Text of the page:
Once you’ve determined that you meet the above criteria, it’s time to obtain your FAA Tracking Number or FTN.
To do that, you have to go through the Integrated Airman Certification and Rating Application or IACRA website. If you’re confused about this at all, the IACRA is associated with the FAA, so you’re still staying under the FAA umbrella.
The IACRA website has a new user guide that you might want to check out ahead of navigating the site.
On the IACRA site, you have to create a profile and register. This is free to do.
You’ll need this profile to take the aeronautical knowledge test aka the FAA Part 107 exam, so keep your credentials handy.
Find an FAA Knowledge Testing Center and Register
You’re gearing up more and more for the big exam, but there’s more prep work to do yet. Now that your IACRA account is active, you need to find a place to take the FAA test.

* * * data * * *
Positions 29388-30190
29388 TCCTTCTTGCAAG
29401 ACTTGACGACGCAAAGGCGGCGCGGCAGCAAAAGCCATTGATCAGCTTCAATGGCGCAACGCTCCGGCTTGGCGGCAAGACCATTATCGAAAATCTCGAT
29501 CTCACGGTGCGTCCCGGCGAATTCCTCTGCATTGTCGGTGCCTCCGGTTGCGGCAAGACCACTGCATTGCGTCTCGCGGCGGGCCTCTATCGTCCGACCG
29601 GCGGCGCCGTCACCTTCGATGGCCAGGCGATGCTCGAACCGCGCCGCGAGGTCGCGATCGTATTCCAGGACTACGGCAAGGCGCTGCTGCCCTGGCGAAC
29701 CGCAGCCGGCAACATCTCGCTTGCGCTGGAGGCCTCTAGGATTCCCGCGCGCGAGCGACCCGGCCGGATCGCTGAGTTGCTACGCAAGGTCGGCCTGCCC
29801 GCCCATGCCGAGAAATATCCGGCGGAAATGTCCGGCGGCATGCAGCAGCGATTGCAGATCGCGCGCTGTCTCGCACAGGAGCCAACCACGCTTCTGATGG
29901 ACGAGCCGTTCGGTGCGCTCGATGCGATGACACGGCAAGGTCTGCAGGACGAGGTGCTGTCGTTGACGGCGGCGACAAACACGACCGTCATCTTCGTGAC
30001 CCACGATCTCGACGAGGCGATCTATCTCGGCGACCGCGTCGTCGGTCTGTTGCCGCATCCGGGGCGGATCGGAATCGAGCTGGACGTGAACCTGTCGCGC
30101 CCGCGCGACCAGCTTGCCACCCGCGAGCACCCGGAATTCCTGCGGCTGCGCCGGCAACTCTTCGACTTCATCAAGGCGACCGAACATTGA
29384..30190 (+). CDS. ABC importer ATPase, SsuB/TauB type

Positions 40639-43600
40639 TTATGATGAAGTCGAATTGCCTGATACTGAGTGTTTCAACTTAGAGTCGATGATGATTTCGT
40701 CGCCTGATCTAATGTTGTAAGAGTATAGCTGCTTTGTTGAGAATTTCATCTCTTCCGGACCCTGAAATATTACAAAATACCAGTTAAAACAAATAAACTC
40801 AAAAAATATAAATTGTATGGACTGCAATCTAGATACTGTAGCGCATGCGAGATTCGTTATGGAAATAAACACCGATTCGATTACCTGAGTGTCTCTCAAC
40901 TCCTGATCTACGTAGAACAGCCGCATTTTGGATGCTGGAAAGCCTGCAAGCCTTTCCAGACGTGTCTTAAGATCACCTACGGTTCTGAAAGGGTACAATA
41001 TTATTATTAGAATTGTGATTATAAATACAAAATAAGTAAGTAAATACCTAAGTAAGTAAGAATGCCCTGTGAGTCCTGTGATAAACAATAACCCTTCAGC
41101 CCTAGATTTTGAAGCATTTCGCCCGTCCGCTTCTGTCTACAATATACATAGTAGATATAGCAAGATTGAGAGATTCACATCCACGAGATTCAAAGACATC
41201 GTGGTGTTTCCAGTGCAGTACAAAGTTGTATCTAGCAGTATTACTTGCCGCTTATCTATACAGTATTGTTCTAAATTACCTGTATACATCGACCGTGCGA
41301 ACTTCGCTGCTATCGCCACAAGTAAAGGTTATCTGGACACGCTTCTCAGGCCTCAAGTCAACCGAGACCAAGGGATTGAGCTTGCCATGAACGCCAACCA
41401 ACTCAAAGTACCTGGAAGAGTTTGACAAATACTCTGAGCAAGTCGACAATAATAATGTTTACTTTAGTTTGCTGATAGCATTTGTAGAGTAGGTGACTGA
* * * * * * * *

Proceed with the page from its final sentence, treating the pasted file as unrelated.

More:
No, the FAA does not issue its aeronautical knowledge test online, as convenient as that would be. You have to physically go to a testing center.
The FAA selects which Knowledge Testing Centers you can register with. You can use this link to search for an approved Knowledge Testing Center in your neck of the woods.
Once you find a Knowledge Testing Center that’s local (or semi-local), select a date and time for your exam.
Your FAA aeronautical knowledge test is now in the books!
Take the FAA Exam
The FAA Part 107 exam tests the full scope of your knowledge as an aspiring drone pilot.
For as many services as the FAA offers, they don’t provide any kind of test prep. You can study independently, but we highly, highly recommend looking into an online drone school with Part 107 exam prep.